How, and Why, to Use References

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Using references for your assessments, notably essays, is an important skill at university, and there are three aspects to consider: WHAT, WHY, and HOW.

Mostly, the sources you will use to find information will come from books, book chapters, and journal articles. However, you can also obtain useful information from additional sources, such as websites, official reports, newspapers, TV interviews, and even blogs. The sources you use will depend in part on the discipline you’re writing for, so ask your teacher if in doubt. But in the main, just seek out the books, book chapters, and journal articles that are relevant for your assessment, read them, and then decide which aspects, if any, you wish to refer to in your essay. Don’t be afraid, though, to seek out additional sources that might work well also. For example, if you’re studying linguistics and you’re writing about the language of teenagers, accessing online blogs to obtain samples of authentic “teen speak” would make a solid accompaniment to the more academic sources such as a journal article on the subject. Likewise, if you’re researching current policy on adoption, then accessing an official government report on the subject, as well as books and journal articles, would add depth.

We refer to the work of others, regardless of the source, to provide support for our own views; define concepts and theories; set up our own arguments; and provide an overview of information on a given topic. Each of these “whys” will be illustrated in turn within this Skill.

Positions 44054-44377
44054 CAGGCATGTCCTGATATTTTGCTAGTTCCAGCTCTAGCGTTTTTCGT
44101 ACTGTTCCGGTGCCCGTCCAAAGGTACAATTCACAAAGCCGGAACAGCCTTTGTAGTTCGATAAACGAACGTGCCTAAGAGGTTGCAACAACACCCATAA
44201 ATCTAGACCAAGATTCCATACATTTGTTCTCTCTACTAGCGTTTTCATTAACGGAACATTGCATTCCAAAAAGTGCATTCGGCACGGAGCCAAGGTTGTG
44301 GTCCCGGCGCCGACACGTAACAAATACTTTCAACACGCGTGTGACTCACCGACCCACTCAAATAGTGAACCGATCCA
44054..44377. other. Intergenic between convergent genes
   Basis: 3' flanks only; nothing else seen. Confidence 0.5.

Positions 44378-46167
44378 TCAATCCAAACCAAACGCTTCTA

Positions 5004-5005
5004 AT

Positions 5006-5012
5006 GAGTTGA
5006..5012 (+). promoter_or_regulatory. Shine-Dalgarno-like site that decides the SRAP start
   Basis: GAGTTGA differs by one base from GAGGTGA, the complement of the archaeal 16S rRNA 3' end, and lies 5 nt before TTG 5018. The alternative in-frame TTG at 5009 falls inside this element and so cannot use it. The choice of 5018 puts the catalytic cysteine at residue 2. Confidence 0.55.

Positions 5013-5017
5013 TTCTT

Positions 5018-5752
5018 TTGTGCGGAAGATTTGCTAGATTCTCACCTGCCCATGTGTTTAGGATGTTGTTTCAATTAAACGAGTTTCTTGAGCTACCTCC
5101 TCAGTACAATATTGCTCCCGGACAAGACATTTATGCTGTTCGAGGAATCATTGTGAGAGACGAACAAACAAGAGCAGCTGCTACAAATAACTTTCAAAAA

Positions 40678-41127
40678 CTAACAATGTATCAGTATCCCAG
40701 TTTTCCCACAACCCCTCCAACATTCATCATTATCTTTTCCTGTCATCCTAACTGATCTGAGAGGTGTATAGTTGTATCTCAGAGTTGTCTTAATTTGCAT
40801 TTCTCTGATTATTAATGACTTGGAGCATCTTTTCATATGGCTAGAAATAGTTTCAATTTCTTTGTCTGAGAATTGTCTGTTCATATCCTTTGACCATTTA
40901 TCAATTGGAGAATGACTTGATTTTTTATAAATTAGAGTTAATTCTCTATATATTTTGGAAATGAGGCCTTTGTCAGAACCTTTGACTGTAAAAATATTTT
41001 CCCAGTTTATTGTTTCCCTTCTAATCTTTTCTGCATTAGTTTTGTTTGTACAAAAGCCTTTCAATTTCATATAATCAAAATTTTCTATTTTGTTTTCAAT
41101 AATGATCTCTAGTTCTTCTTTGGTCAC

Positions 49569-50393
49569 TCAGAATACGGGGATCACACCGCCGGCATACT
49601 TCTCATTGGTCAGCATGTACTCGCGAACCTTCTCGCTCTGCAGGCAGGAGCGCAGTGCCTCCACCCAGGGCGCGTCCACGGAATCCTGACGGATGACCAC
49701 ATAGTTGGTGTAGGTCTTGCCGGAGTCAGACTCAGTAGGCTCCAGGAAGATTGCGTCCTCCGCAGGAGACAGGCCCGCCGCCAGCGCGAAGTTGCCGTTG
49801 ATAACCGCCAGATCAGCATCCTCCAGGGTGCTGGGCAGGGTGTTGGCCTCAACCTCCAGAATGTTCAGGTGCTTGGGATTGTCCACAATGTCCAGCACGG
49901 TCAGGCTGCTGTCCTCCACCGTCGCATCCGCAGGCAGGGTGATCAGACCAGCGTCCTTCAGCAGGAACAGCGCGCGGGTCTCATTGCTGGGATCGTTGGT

Finally, in terms of how to use quotes to maximum effect, this Skill will discuss one of four strategies you can use once you’ve chosen your quotations: agree, disagree, illustrate, and explain.

Upon completion of this Skill, you should be able to:

  • Identify the various reasons for choosing quotations and references to literature in the first place
  • Employ quotations to make them work for you, as a means to demonstrate your critical understanding of them
  • Use paraphrase effectively, in order to present your own take on someone else’s text and avoid plagiarism at the same time
  • Interpret the gist of someone else’s text as part of a summary
Suggested Readings
Caulfield, J. (2020, June 22). A quick guide to Harvard referencing. Scribbr.
Click Studies. (2019). Types of academic writing. ClickStudies.
Skills You Need. (2021). Academic referencing. Skills You Need.
The University of Adelaide. (2014). To paraphrase or to quote?